Date: 11th December 2019
Title: The Goldilocks principle, just the right amount of growth
Location: Seminar room 172, Viikki Korona Info Centre, Viikinkaari 11
Host: Ari-Pekka Mähönen
Abstract: Stem cells are essential for the growth and development of plants, which provide essential nutrition, fuel, and clothing for human life. Yet, there is limited understanding of the regulatory mechanisms that control plant stem cell development. The integration of mathematical modeling approaches with acquisition of genome scale data at cell- type is necessary to improve crop yields, biomass production, and energy conversion efficiency. Here show how we have integrated cell-type transcriptomics with fluorescence correlation spectroscopy and mathematical modeling to provide quantitative insights into gene regulatory network dynamics. Specifically, we identify a stem-cell-ubiquitous gene, TESMIN-LIKE CXC2 (TCX2), which controls stem cell division by regulating stem cell-type specific networks. Our results highlight that genes expressed across different stem cell types ensure cross-communication among cells, allowing them to divide and develop harmonically together.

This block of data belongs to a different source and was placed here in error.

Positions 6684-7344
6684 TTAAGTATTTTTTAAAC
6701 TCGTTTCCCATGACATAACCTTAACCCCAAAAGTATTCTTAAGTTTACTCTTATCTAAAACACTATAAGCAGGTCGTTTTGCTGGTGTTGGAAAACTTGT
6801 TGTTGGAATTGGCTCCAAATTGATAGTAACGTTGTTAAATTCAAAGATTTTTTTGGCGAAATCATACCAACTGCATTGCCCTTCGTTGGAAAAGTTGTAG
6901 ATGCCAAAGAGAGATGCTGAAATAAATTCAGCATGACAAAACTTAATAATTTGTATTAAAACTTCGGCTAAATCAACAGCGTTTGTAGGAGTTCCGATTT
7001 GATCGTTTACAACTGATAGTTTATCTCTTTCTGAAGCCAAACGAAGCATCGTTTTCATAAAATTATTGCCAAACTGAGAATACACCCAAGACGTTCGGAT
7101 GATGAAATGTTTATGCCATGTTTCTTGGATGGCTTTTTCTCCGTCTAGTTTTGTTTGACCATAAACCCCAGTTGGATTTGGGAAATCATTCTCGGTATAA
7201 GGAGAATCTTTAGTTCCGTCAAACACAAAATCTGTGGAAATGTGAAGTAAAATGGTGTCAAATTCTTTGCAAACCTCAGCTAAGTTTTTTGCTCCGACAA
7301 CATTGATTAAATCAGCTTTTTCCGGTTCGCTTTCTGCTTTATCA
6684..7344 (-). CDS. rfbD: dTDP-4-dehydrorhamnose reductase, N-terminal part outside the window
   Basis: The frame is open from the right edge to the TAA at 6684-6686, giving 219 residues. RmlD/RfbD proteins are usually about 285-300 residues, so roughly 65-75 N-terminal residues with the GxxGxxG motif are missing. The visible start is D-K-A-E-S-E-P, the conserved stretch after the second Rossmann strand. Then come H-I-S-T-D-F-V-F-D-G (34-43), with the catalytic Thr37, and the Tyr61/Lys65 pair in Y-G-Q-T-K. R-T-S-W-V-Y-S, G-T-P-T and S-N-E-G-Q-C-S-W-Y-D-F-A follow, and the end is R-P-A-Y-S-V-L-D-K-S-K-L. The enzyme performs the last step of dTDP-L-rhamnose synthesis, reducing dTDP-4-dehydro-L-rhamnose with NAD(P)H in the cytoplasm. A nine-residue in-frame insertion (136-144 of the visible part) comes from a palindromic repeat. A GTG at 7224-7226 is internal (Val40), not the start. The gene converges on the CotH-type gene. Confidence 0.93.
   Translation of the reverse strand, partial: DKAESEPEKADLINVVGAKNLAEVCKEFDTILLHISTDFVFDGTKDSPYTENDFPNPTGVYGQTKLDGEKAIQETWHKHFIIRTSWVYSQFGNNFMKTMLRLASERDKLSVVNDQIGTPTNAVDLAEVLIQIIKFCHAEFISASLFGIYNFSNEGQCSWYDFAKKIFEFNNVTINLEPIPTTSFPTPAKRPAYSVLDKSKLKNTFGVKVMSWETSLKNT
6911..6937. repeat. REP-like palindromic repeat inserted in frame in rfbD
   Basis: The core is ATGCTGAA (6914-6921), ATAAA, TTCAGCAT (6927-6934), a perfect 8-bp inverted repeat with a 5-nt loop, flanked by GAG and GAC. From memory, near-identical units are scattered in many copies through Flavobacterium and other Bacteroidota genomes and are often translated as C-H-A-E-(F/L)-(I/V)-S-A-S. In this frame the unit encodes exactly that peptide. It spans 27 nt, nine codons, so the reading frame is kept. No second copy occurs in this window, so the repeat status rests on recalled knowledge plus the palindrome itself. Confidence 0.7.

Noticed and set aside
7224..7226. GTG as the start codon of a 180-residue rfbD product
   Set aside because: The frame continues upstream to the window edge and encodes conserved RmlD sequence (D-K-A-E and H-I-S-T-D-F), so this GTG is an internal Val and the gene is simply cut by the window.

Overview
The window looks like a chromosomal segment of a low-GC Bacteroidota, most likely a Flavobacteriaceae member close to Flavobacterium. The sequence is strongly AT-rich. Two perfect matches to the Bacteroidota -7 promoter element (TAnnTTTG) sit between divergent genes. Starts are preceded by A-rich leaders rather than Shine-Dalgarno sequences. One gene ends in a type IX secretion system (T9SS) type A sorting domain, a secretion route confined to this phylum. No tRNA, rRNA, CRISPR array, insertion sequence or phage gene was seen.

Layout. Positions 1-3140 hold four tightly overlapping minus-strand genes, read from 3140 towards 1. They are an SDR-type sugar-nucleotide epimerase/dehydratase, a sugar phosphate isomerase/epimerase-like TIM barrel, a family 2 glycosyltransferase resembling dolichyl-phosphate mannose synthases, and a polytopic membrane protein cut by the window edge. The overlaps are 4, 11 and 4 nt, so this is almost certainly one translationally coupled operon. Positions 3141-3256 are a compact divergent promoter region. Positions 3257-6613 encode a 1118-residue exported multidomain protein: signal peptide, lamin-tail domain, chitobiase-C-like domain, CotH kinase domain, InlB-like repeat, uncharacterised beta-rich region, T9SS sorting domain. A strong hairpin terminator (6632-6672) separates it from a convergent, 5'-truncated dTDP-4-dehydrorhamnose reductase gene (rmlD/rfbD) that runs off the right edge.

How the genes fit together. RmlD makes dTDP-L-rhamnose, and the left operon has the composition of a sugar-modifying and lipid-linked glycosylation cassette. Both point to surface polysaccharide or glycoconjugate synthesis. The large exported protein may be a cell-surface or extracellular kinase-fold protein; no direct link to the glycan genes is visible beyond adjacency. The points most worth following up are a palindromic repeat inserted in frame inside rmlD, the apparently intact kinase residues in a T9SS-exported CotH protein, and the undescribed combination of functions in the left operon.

Ross Sozzani joined NC State in 2013 as a Chancellor’s Faculty Excellence Program cluster hire in Synthetic and Systems Biology. Ross’ researches focus on understanding the molecular mechanisms that regulate stem cells in the model plant Arabidopsis and uses a plant systems biology approach to predict phenotype from genotype. Adapting plants to address ever-changing human needs is a necessary strategy to create sustainable energy, nutritional and energy solutions. Areas of scientific expertise: Molecular, developmental and cell biology, mathematics, physics, computer science and engineering.